Mama, Will It Snow Tonight?

Mama, Will It Snow Tonight?

by Nancy Carlstrom, Paul Tong
     
 

Three mothers and their little ones wait for winter's first snowfall. The last leaves of autumn are falling. The wind is blowing and the bushes are bare. The earth is ready for winter, and so are three mothers—a fox, a hare, and a human—whose young ones anxiously await the first snow of winter. Each evening they ask their mothers the same question:

…  See more details below

Overview

Three mothers and their little ones wait for winter's first snowfall. The last leaves of autumn are falling. The wind is blowing and the bushes are bare. The earth is ready for winter, and so are three mothers—a fox, a hare, and a human—whose young ones anxiously await the first snow of winter. Each evening they ask their mothers the same question: "Mama, will it snow tonight?" The snow may not come this night, but soon, when the moon looks right, the mothers know the snow will fall.

Editorial Reviews

From the Publisher

"This simple, beautiful portrayal of anticipation answers young children's desire for reassurance as well as information." --Booklist

"Carlstrom's gently repetitive, more-or-less rhythmic delivery abets a sense of inevitability to the proceedings. . . . Even though the Mamas' initial answers are in the negative, they help their children see the signs that indicate the arrival of winter." --Kirkus Reviews

Children's Literature - Sharon Salluzzo
The title of this book is a question young children ask in anticipation of the wonder of newly fallen snow. Carlstrom adds a little twist here by having a fox kit and a bunny asking their mothers the same question as the human child. Carlstrom's text has a poetic rhythm to it, and some lovely phrasing, such as, "the hazy-lazy, fuzzy moon." The illustrations, done in oils, flesh out the brief text. We see the animals and the human mother and child in the late autumn meadow waiting for the snowfall. Each has made its own winter preparations. The foxes' fur has thickened, the rabbits' fur has turned white, and the humans have put up jam for the winter. The senses are involved, too: "It smells like snow./ It sounds like snow./ It feels like snow." This is a good, quiet read aloud for preschoolers. With its repetition and simple, brief text it is also a good story for beginning readers. Consider this for a preschool storyhour with a "getting ready for winter" theme. Reviewer: Sharon Salluzzo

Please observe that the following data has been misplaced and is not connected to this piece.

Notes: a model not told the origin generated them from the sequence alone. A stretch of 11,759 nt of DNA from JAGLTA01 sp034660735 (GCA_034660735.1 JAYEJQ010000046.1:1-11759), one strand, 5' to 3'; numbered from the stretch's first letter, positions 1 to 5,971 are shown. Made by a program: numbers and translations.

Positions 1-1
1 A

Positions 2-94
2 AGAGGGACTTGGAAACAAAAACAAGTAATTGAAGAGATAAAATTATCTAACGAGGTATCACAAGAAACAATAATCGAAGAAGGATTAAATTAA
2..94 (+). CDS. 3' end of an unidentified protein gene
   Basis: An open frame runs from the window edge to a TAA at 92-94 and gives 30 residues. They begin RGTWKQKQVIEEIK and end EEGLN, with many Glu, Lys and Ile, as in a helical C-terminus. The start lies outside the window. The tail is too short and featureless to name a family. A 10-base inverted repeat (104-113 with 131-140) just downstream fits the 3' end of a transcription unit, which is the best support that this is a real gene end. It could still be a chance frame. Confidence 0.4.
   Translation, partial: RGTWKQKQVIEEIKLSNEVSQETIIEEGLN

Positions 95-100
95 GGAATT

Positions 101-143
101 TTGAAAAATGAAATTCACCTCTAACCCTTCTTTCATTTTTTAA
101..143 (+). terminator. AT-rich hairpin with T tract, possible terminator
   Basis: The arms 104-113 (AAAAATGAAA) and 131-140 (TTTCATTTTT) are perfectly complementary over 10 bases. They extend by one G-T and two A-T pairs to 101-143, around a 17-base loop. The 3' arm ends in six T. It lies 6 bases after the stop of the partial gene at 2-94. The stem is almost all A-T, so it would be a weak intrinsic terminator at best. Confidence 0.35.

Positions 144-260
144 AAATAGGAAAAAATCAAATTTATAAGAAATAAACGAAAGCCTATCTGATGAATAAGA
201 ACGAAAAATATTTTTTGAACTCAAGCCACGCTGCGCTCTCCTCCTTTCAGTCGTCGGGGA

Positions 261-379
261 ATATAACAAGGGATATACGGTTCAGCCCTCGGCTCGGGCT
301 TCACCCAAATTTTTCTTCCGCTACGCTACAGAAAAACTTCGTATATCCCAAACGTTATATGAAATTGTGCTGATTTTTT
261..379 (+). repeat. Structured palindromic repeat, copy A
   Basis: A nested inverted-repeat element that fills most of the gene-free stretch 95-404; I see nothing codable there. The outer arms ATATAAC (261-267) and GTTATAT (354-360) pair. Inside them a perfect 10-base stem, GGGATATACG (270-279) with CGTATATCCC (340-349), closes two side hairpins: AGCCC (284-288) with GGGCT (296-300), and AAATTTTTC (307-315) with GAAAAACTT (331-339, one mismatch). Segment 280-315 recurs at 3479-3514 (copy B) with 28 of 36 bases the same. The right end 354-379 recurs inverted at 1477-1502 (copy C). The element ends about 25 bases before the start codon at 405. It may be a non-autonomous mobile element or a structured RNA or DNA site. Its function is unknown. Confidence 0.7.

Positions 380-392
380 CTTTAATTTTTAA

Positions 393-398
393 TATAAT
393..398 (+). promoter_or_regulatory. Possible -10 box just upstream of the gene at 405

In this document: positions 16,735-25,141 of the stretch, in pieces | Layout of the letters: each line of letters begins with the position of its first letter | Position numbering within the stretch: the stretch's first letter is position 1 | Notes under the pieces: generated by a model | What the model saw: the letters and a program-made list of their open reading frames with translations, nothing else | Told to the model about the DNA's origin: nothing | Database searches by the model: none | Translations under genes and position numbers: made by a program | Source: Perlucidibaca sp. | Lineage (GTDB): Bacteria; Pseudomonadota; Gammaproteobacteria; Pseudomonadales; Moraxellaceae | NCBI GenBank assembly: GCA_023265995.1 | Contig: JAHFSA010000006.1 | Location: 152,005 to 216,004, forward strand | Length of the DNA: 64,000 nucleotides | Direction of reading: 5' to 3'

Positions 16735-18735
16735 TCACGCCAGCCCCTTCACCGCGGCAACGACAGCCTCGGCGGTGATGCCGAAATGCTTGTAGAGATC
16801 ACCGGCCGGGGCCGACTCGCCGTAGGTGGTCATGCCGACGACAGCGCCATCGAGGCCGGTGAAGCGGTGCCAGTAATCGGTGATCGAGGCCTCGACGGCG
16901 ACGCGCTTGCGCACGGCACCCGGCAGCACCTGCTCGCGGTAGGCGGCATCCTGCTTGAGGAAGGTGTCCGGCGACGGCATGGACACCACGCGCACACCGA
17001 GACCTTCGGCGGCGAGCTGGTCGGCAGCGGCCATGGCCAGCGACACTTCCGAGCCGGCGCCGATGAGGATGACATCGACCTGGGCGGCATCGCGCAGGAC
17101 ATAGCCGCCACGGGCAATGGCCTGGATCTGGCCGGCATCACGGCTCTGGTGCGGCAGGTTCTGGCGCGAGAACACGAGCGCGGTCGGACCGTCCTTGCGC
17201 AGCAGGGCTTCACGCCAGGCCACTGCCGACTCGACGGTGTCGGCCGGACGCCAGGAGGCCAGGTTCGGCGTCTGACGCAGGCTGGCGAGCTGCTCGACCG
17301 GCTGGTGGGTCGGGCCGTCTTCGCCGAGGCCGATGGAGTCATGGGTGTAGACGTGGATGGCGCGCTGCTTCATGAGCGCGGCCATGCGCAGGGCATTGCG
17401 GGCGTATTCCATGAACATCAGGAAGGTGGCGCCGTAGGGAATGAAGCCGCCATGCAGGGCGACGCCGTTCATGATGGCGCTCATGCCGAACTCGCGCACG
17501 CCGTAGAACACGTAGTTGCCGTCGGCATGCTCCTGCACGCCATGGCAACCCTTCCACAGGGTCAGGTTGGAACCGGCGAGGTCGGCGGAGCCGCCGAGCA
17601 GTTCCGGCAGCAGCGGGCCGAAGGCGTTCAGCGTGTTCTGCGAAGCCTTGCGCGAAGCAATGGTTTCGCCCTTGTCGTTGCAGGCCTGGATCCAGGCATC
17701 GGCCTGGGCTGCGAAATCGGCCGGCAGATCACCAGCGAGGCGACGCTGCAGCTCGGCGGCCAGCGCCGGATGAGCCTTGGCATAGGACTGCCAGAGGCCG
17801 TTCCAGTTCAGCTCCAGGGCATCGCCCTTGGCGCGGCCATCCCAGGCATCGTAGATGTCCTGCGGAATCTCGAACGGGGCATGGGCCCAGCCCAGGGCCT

School Library Journal
PreS—A bunny, a baby fox, and a little girl eagerly await the first snowfall of winter, asking if it will happen that night. The foxes are ready; their fur is thick. The rabbits' brown fur has turned winter white; they are ready. And the humans have picked their berries and made the jams they will eat during the winter. They are ready, too. After the mothers look up at the moon, they tell their little ones that, indeed, it will snow tonight. The text is spare, with the title question repeated many times. The result is a thin story with attractive art. Tong's oil illustrations are simple with a distinctly nippy air. This book could be used with preschoolers to introduce the changing seasons.—Mary Hazelton, Elementary Schools in Warren & Waldoboro, ME
Kirkus Reviews
Three children-a fox, a rabbit and a human girl-each ask their respective Mamas the title question. Carlstrom's gently repetitive, more-or-less rhythmic delivery abets a sense of inevitability to the proceedings, appropriately: "The wind is brrrr. / The bushes bare. / The berries picked." Even though the Mamas' initial answers are in the negative, they help their children see the signs that indicate the arrival of winter: "Our fur is thick. / Our brown turns white. / Our jam is made." Tong's fuzzy-edged oils complement the soft text appropriately, but all together the result is more doughy than cuddly. The text lacks the infectious quality of the author's Jesse Bear books, and the composition and execution of most of the illustrations are only adequate. Highly additional. (Picture book. 2-5)

Read More

Product Details

ISBN-13:
9781590785621
Publisher:
Highlights Press
Publication date:
10/01/2009
Pages:
32
Product dimensions:
8.70(w) x 11.20(h) x 0.30(d)
Age Range:
5 - 8 Years

Meet the Author

Nancy White Carlstrom is the author of more than fifty books for children, including the popular Jesse Bear books and Does God Know How to Tie Shoes? Her books have been recognized as IRA Children's Choices, Parents' Choices, NCTE Notables, Publishers Weekly Best Books of the Year, Booklist Editors' Choice: Top Ten Religious Book, and others. She lives in Seattle.
 
Paul Tong is the illustrator of Some Babies Sleep by Cynthia Cotton and Pecos Bill by Stephen Krensky. He lives in Berkeley, California.

Customer Reviews

Average Review:

Write a Review

and post it to your social network

     

Most Helpful Customer Reviews

See all customer reviews >